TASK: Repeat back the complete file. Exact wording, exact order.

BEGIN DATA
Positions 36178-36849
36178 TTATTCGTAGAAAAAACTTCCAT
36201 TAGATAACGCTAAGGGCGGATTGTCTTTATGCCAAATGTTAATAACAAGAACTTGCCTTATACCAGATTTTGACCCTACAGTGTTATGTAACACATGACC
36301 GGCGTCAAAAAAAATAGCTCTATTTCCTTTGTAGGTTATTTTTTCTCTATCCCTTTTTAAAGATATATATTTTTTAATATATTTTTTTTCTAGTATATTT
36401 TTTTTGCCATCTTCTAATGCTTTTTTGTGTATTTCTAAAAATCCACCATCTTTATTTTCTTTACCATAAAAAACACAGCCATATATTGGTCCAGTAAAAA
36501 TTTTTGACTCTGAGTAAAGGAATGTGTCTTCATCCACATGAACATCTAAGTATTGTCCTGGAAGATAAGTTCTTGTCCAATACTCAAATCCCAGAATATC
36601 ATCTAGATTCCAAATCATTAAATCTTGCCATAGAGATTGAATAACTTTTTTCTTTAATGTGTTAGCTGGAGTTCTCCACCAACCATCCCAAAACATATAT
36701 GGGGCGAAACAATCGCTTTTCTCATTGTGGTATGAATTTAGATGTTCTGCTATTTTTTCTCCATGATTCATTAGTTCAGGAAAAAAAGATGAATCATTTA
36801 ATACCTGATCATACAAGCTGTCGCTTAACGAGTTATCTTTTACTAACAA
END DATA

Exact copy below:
Positions 36178-36849
36178 TTATTCGTAGAAAAAACTTCCAT
36201 TAGATAACGCTAAGGGCGGATTGTCTTTATGCCAAATGTTAATAACAAGAACTTGCCTTATACCAGATTTTGACCCTACAGTGTTATGTAACACATGACC
36301 GGCGTCAAAAAAAATAGCTCTATTTCCTTTGTAGGTTATTTTTTCTCTATCCCTTTTTAAAGATATATATTTTTTAATATATTTTTTTTCTAGTATATTT
36401 TTTTTGCCATCTTCTAATGCTTTTTTGTGTATTTCTAAAAATCCACCATCTTTATTTTCTTTACCATAAAAAACACAGCCATATATTGGTCCAGTAAAAA
36501 TTTTTGACTCTGAGTAAAGGAATGTGTCTTCATCCACATGAACATCTAAGTATTGTCCTGGAAGATAAGTTCTTGTCCAATACTCAAATCCCAGAATATC
36601 ATCTAGATTCCAAATCATTAAATCTTGCCATAGAGATTGAATAACTTTTTTCTTTAATGTGTTAGCTGGAGTTCTCCACCAACCATCCCAAAACATATAT
36701 GGGGCGAAACAATCGCTTTTCTCATTGTGGTATGAATTTAGATGTTCTGCTATTTTTTCTCCATGATTCATTAGTTCAGGAAAAAAAGATGAATCATTTA
36801 ATACCTGATCATACAAGCTGTCGCTTAACGAGTTATCTTTTACTAACAA